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Law Basic Primers

The Legislative Process

What are Bills?

  • First draft of new legislation introduced into the Federal Parliament or Provincial/Territorial Legislatures
  • Provincially and federally, bills are numbered from 1 at the start of each new legislative session. 
    • Essential to know the year as well as the bill number when searching for a bill.

Progress of Bills through Federal Parliament

  • Bill follows a series of steps on the way to becoming a new piece of legislation: 
    • Introduced on First Reading
    • Debated and typically referred to a legislative committee on Second Reading
    • Returns for a final vote on Third Reading.
  • At the provincial level, a bill that has passed third reading goes to the Lieutenant Governor for Royal Assent. Once Royal Assent is given, the bill has become a fully passed, and is now referred to as an act or statute.
  • At the Canadian federal level, a bill may be introduced in either the House of Commons (Bills numbered C-1, etc.) or at the Senate (Bills numbered S-1, etc.). After third reading in the chamber in which it was initially introduced, the bill goes to the other chamber to go through the same series of three readings. After a bill has passed both House and Senate, it goes to the Governor General for Royal Assent.
  • The progress of bills through each step of the sequence outlined above is tracked during each legislative session. Reports on the progress of Federal bills can be found on the parliamentary website, LEGISinfo.

​Progress of Bills through Provincial and Territorial Legislatures

  • Provincial and territorial bills pass through essentially the same process as federal bills do, with the exception that there is no upper house they need to go through - they pass through just the one sequence of first reading to Royal Assent carried out by the provincial or territorial legislature. Progress of these bills can be found on the legislature websites of each jurisdiction.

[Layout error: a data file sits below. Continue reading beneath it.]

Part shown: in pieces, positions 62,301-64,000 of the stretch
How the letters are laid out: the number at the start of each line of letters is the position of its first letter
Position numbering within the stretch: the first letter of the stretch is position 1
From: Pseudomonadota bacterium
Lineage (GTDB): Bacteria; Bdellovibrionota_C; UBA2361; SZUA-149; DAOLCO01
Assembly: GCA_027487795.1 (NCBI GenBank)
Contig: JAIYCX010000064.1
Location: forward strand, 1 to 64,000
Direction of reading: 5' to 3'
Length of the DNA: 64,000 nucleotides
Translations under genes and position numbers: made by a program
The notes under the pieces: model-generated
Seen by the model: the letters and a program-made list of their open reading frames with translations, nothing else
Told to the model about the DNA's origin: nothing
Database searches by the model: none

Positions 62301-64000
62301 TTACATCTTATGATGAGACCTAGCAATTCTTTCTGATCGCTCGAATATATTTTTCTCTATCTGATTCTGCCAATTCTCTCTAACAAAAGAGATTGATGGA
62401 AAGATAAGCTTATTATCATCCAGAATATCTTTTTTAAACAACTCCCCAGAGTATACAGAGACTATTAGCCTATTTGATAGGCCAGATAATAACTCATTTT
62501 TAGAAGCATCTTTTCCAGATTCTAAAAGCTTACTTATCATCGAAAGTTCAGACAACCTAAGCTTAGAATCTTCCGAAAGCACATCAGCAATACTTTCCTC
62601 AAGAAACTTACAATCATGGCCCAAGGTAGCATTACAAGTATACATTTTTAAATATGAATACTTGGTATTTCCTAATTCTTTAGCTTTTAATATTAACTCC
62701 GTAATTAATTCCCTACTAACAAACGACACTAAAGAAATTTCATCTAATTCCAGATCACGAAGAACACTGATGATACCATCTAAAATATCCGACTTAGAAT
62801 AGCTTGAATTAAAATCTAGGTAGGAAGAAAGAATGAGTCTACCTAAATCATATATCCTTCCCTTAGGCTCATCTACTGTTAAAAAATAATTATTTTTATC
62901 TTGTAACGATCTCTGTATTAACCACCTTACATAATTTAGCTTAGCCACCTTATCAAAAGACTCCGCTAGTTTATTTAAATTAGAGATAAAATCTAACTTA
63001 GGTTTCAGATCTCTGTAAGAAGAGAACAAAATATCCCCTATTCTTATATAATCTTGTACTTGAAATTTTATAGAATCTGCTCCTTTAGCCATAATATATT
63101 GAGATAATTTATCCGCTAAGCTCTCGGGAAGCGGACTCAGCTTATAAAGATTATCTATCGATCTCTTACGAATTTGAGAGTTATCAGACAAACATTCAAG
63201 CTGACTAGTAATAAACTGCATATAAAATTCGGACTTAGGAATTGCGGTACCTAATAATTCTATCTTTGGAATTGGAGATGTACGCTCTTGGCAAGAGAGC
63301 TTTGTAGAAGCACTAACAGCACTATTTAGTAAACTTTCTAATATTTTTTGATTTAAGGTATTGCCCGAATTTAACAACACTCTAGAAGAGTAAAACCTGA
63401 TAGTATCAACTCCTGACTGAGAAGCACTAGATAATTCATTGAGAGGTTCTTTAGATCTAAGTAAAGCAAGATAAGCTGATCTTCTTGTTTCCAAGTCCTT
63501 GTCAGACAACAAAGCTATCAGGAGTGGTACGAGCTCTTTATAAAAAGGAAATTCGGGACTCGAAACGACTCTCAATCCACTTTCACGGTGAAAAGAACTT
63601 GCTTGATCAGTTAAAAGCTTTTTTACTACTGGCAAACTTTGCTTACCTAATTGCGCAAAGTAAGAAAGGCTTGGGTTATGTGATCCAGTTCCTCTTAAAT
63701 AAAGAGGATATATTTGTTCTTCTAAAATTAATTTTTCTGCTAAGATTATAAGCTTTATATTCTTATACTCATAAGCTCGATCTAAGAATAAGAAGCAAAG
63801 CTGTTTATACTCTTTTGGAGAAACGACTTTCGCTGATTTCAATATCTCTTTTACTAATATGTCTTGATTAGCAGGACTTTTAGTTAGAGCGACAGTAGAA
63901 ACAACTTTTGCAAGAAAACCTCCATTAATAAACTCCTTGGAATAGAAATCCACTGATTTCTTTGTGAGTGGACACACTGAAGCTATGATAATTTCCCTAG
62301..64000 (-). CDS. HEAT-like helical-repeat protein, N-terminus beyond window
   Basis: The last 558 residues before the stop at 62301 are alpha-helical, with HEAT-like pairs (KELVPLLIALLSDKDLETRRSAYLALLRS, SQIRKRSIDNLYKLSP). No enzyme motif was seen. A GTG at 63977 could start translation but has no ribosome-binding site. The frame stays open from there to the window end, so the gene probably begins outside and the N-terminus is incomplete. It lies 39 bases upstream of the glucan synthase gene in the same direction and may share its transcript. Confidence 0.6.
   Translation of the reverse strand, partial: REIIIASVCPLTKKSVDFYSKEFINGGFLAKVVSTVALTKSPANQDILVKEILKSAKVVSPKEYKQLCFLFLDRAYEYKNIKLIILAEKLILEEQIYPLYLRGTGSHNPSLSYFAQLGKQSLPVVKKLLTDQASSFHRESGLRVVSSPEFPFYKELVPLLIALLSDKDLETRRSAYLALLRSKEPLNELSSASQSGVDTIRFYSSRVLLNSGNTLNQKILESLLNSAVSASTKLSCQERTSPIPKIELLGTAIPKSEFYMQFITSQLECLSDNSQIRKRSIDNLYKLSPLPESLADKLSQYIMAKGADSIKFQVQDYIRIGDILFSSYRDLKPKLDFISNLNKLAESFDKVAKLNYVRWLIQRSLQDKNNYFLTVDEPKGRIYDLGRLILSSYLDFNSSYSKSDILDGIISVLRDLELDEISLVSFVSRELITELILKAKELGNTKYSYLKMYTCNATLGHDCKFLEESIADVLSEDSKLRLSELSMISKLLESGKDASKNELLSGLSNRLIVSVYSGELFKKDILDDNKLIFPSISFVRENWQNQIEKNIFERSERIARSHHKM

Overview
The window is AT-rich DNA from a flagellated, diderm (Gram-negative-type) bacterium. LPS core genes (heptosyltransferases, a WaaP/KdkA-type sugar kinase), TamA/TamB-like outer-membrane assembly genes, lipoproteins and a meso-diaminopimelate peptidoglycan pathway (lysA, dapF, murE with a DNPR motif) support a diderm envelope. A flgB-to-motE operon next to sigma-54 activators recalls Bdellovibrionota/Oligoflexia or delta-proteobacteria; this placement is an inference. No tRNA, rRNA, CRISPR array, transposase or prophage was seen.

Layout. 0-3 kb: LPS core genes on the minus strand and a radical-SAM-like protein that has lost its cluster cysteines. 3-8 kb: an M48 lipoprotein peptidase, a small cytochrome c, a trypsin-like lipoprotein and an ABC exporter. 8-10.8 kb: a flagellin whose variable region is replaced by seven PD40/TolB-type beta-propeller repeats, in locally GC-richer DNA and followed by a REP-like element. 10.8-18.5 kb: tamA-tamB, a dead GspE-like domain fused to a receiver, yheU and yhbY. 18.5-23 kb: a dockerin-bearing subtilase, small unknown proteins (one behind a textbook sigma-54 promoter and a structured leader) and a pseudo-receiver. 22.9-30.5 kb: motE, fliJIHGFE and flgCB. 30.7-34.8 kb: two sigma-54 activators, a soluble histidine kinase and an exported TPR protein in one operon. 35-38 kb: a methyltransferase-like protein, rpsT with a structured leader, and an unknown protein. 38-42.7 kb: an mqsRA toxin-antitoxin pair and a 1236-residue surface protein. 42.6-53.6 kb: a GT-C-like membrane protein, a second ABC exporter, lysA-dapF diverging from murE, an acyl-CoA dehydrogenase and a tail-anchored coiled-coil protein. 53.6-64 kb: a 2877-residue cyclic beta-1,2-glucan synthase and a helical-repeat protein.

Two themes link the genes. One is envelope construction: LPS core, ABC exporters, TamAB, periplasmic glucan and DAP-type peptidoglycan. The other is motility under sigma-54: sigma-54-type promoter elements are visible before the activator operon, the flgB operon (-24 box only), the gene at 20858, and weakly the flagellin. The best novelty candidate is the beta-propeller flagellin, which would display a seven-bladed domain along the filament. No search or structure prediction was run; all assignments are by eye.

Coming Into Force

  • New act may come into force immediately on Royal Assent, or at a later date.
  • Later date will either be indicated in the act itself, or it will be determined at some point in the future, at which point the act will be "proclaimed in force". 
  • Check whether an act is in force by checking the most recent "Table of Public Statutes" for the appropriate jurisdiction (i.e. federal or provincial).

Amendments and Repeals

  • Once a new act has come into force, it can changed, or, to use the technical term, amended. Amendments can be minor or very important, and can include wording changes to existing sections of an act, the addition or deletion of entire sections, or the repeal of an entire act, which is often then replaced by an entire new act.
  • Acts that are published electronically will include all amendments that have been made to the act as of a particular date - this is called the "current to" date and will be indicated at the beginning of the act. However, if you need to know if there have been any amendments after the "current to" date, or how a particular amendment changed the act, this is a more complicated task - contact Rutherford Reference or a Law Librarian for assistance.
  • For more information regarding amendments and repeals, see Legal Research - Noting Up Legislation